Celebrate Children’s Book Week with a week of giveways hosted by Mother Daughter Book Reviews and Youth Literature Reviews. 90 bloggers will be be doing giveaways all this week as part of Kid Lit Giveaway Hop!!
I am giving away a box of chapter books and other goodies. Enter using the Rafflecopter below.
Today is a busy Mother’s Day. Soccer games all over the planet. A kids’ birthday party and a lacrosse game too. My husband’s present to me today is doing all that driving and it’s not a trivial gift. The kids will make me a card and gift me the boxing gear that I wanted: a speed bag and a double ended bag that is set at my height. No more standing on stools to reach the speed bag at the boxing gym!
It’s easy to take Mother’s Day for granted and, for that matter, the kids and family. Now that our children are in elementary school and middle school, it’s just go-go-go all the time on behalf on the kids’ over-scheduled lives.
But for Mother’s Day, it’s nice to take some time and reflect how very lucky I am to be a mother. That my gift is truly my kids and husband and together we have the privilege of raising them. For me, a mother who had children later in life — I’m 48 and my youngest is 8 — parenthood came after college, graduate school and career. It’s a more typical scenario where I live.
But families come in all shapes and sizes. Mothers become moms through love for their children whether or not they are biological or adopted. I’m reminded of this through a TV show called I’m Having Their Baby, now in Season 2, which premieres June 12 at 10/9c on Oxygen. It tells the untold stories of adoption and the myriad of ways to become a mom. Read more…
“If eight children were dying every day from a mysterious virus, our country would mobilize to put a stop to it. Gun violence is an epidemic that is taking our children’s lives in our schools, on our streets, and in our neighborhoods. As with other epidemics, we must do everything we can to make a difference for people through prevention and treatment.”
– Elizabeth Warren
Some of my favorite children’s book illustrators have teamed up to create this video on gun control. How do you feel about it? I’m with Elizabeth Warren. Read more…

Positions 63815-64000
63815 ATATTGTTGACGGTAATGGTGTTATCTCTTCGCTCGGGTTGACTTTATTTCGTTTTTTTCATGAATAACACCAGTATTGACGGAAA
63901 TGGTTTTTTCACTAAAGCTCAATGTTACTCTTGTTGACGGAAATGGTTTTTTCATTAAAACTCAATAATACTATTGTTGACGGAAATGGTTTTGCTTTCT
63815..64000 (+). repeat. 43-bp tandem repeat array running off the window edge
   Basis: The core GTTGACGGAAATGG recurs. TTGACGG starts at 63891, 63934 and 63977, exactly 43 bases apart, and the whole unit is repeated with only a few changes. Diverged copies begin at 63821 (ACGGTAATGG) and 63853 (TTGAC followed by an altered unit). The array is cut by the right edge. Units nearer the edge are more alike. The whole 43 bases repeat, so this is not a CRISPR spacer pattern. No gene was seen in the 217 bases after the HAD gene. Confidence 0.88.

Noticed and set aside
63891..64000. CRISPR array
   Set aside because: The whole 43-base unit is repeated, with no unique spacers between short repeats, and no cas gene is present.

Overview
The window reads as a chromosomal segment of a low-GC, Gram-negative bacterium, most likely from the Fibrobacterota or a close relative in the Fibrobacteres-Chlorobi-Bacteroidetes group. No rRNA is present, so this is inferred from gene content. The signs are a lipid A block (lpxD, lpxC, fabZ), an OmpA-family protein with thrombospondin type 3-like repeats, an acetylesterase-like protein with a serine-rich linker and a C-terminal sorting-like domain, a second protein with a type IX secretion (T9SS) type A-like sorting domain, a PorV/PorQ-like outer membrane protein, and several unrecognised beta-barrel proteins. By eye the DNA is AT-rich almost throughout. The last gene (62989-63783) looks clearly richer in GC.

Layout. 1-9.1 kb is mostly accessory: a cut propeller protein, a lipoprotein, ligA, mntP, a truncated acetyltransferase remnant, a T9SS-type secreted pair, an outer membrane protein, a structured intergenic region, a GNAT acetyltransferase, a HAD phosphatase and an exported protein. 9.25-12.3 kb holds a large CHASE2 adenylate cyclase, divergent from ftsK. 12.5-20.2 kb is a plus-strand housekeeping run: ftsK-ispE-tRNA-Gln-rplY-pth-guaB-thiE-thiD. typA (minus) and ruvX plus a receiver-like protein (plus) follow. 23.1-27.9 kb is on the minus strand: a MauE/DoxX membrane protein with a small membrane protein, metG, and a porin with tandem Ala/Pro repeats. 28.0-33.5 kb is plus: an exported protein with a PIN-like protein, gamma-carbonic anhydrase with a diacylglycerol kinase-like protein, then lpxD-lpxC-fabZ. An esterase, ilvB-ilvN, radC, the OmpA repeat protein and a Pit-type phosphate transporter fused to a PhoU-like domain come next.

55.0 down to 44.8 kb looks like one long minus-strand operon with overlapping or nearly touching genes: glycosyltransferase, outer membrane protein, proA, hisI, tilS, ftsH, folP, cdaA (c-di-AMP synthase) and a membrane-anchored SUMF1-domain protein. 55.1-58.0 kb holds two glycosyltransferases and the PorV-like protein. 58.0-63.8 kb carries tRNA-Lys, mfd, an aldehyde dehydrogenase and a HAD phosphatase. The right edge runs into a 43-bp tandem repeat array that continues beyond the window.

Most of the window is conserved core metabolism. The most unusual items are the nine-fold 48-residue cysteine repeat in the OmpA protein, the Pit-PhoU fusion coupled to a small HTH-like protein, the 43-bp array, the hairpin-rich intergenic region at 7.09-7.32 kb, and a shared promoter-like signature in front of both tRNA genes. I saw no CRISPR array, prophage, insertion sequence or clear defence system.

All three of my kids, ages 13, 11 and 8, delighted in this clever picture book with a book-within-a-book-within-a-book format. I figured if this picture book could captivate a teenager, it has a lock on all younger kids.
I only wish the pages were a tad more sturdy because this is a book that is going to be used. Little hands will want to open up each page by themselves to discover all the creatures who are enjoying reading a book.
PickyKidPix thinks that this picture book is equal parts wonderful due to both the talented illustrator and author! I tried to argue that it was more the illustrator that makes this book so great but she disagreed. She loves Suzy Lee’s wordless picture book Wave and noted that Suzy could illustrate in so many different styles!
Thank goodness a shipment of K’NEX came this past week. We are trying to cut back on screens for Screen Free Week and my biggest challenge is my 8-year-old son who like to simultaneously play video games on the computer while watching TV and eating a snack. I need more screen free week ideas!
I met Kate from K’NEX at BlogHer12 and am thrilled to be part of their blogger ambassador program. The first box of K’NEX toys arrived and I called my son off the multi-screens. He came reluctantly but then his eyes lit up when he saw the goodies.
The first thing he went for were the little packages of Mario Brothers figures. He didn’t touch the Star Wars packages so I am giving those away. He’s not a Star Wars fan (yet…)!